const hasChanged = prevValue !== value;
  const shallAnimate = isNew || hasChanged;

  useEffect(() => {
    if (shallAnimate) {
      setScale(1.1);
      setTimeout(() => setScale(1), 100);
    }
  }, [shallAnimate, scale]);

  const style = {
    transform: `scale(${scale})`,
  };

  return (
    <div className={`tile tile-${value}`} style={style}>
      {value}
    </div>
  );
};

To start an animation, there are two cases to consider:

  • a new tile is created – the previous value will be null;

  • the tile changes the value – the previous value will be different from the current one.

And here’s the result:

You may have noticed that I am working with a custom hook usePrevProps… It helps keep track of the previous values ​​of component properties (props).

I could use links, but they are cumbersome, so I decided to separate the code into a separate hook for the sake of readability and in order to reuse the hook. If you want to use it in your project, just copy the snippet below:

import { useEffect, useRef } from "react";

/**
 * `usePrevProps` stores the previous value of the prop.
 *
 * @param {K} value
 * @returns {K | undefined}
 */
export const usePrevProps = <K = any>(value: K) => {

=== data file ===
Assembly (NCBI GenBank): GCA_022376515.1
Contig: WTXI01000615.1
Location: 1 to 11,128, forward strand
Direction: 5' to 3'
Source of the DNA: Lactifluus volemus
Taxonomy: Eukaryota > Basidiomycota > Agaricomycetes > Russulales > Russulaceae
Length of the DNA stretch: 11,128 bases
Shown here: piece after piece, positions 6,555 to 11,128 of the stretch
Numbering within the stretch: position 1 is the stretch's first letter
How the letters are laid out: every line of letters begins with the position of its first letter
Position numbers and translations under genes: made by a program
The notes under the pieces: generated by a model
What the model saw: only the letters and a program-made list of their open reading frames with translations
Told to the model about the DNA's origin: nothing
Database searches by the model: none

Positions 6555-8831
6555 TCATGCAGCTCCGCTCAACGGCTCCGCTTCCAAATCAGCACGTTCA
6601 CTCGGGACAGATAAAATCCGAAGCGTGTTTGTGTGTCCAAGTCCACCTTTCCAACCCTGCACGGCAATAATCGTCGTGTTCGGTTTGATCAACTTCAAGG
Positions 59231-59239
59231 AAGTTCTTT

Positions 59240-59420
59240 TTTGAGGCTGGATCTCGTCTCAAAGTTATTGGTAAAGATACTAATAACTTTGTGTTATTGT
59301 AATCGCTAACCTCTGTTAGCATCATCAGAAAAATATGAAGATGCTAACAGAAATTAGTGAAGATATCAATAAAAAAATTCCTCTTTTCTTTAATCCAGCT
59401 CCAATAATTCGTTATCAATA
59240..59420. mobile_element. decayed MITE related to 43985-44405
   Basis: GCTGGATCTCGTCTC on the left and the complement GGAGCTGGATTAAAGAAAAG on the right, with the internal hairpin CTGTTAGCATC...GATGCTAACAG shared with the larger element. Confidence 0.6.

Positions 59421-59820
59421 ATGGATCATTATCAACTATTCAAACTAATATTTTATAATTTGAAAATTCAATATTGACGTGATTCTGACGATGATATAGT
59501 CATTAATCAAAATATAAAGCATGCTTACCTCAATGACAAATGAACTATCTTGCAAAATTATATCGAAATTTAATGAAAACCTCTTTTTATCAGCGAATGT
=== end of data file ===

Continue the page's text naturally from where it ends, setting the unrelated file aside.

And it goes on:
const ref = useRef<K>();

  useEffect(() => {
    ref.current = value;
  });

  return ref.current;
};

How to move tiles across the board

Without animated movement of tiles across the board, the game will look sloppy. These animations are easy to create with CSS transitions. And it will be most convenient to use the positioning properties, for example left and top… Let’s change the CSS this way:

.tile {
  position: absolute;
  // ...
  transition-property: left, top, transform;
  transition-duration: 250ms, 250ms, 100ms;
  transform: scale(1);
}

Having declared styles, we can write the logic for changing the position of the tile:

export const Tile = ({ value, position, zIndex }: Props) => {
  const [boardWidthInPixels, tileCount] = useBoard();
  // ...

  useEffect(() => {
    // ...
  }, [shallAnimate, scale]);

  const positionToPixels = (position: number) => {
    return (position / tileCount) * (boardWidthInPixels as number);
  };

  const style = {
    top: positionToPixels(position[1]),
    left: positionToPixels(position[0]),
    transform: `scale(${scale})`,
    zIndex,
  };

  // ...
};

As you can see, the expression in positionToPixels must know the position of the tile, the total number of tiles in a row and column, and the total length of the board in pixels. The computed value is passed to the HTML element as an inline style. But what about the hook useBoard and property zIndex?

  • Property useBoard allows you to access board properties inside child components without passing them below. To find the right spot on the board, the Tile component needs to know the width and total number of tiles. Thanks to the React Context API, we can share properties between multiple component layers without polluting their props.

  • zIndex Is a CSS property that determines the order of the tiles. In our case it is id tiles. The picture below shows that the tiles can be stacked on top of each other. Property zIndex allows you to specify which tile is at the top.

How to make a board